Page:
Surprisingly, being a new professional has actually been the least of my worries during my transition. I come at my institution at a time of new ideas, new visions, and new comers. It would have been strange to be one of the few new staff members to join a student affairs division, but that’s not the case. Even before I started working, I was already making connections and joining communities at my institution. Moving to a new area where I do not know many people, I was very adamant on developing connections at work first (especially because I will spend most of my time at work). Although I still have more people to meet and more bridges to build, I am relieved that I do not have to wear that invisible “I’m new, please be my friend” badge on my forehead.

Honestly, my transitional period is still in effect. But I could not go another month without acknowledging that it’s off to a good start.

“Trust No Process, Trust You”: Reflections on my #SASearch



When I started out my aspiring career in student affairs as an undergrad, I was often given advice to start off in a general area and then move into a functional area of you interest. If I done it the way I was advised, it would mean that I would find myself working in residence life or admissions straight out of graduate school. However, that greatly changed when I arrived to graduate school with no GA but an open mind because I just wanted to work with students.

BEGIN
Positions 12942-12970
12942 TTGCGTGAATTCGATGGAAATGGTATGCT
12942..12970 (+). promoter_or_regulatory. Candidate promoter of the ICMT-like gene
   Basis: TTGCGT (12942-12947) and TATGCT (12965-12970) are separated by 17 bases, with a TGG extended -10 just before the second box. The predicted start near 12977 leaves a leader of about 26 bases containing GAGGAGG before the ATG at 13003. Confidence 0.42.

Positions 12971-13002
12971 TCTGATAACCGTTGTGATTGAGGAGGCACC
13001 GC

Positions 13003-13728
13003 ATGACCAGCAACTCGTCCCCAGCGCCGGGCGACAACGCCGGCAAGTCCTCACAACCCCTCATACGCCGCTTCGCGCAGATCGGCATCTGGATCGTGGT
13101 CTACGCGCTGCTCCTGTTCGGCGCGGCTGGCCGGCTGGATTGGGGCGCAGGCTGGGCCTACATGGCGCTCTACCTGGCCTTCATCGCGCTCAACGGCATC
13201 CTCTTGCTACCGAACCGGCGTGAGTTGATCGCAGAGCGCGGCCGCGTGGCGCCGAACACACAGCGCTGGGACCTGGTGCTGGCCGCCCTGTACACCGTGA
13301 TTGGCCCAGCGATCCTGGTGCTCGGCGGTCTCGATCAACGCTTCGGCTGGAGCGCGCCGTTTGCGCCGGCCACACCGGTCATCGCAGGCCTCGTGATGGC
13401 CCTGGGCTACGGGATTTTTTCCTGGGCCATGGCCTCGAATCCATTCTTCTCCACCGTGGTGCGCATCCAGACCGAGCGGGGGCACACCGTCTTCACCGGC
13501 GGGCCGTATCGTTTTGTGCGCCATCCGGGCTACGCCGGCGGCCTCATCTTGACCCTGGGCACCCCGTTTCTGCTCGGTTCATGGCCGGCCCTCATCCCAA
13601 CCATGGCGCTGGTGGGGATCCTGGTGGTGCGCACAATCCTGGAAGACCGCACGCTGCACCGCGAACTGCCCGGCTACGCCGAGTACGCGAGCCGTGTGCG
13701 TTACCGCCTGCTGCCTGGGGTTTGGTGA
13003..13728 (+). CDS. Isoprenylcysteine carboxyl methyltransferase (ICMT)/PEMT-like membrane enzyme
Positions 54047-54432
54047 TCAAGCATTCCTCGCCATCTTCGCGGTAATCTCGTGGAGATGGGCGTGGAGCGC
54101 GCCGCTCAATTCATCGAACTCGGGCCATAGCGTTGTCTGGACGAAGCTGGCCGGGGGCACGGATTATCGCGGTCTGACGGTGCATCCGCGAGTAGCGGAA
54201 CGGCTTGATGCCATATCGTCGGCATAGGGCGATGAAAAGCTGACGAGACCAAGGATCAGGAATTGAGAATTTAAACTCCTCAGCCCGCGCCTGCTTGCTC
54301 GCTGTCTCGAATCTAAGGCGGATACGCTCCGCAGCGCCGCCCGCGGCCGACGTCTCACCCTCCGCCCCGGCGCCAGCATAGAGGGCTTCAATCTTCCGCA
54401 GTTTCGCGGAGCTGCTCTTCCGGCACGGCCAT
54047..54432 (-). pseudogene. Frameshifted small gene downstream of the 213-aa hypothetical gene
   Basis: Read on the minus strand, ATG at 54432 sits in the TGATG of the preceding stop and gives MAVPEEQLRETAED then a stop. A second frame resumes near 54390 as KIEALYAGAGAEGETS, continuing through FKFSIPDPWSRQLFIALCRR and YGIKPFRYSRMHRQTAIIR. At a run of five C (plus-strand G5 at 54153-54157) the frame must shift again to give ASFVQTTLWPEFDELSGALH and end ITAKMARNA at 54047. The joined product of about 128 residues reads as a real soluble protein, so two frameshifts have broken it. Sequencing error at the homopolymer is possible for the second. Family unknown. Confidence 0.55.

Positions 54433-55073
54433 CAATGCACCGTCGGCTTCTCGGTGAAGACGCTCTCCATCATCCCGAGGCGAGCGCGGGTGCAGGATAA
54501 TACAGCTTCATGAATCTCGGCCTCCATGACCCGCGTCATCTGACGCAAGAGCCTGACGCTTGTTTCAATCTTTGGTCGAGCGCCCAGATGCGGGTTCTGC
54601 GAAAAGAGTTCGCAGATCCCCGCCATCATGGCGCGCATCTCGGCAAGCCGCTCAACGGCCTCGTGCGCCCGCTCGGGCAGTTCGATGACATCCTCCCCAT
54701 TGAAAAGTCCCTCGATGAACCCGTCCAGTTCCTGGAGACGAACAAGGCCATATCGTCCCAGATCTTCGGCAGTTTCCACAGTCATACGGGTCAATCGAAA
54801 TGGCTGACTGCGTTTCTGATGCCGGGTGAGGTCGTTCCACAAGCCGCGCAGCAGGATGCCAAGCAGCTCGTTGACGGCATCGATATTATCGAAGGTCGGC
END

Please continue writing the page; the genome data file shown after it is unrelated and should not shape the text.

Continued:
In my honest opinion, I had the some of the greatest learning experiences during graduate school because I was able to experience different functional areas outside of housing, which is what I was primarily involved in as an undergraduate student. When my #SASearch began, I was thinking that I was beginning to miss housing and missed being in an area where student engagement was high. So I began to focus on looking for entry-level positions in housing and residence life for my job search. Up until the beginning of March, I felt fine about it… and then I went to The Placement Exchange.